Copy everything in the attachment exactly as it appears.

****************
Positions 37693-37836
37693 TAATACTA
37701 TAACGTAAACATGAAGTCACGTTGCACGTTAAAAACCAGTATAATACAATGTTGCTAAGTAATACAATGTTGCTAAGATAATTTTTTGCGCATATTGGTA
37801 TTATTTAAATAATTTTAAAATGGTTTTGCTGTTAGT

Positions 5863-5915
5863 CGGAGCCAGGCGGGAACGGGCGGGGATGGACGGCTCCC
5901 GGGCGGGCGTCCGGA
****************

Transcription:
Positions 37693-37836
37693 TAATACTA
37701 TAACGTAAACATGAAGTCACGTTGCACGTTAAAAACCAGTATAATACAATGTTGCTAAGTAATACAATGTTGCTAAGATAATTTTTTGCGCATATTGGTA
37801 TTATTTAAATAATTTTAAAATGGTTTTGCTGTTAGT

Positions 5863-5915
5863 CGGAGCCAGGCGGGAACGGGCGGGGATGGACGGCTCCC
5901 GGGCGGGCGTCCGGA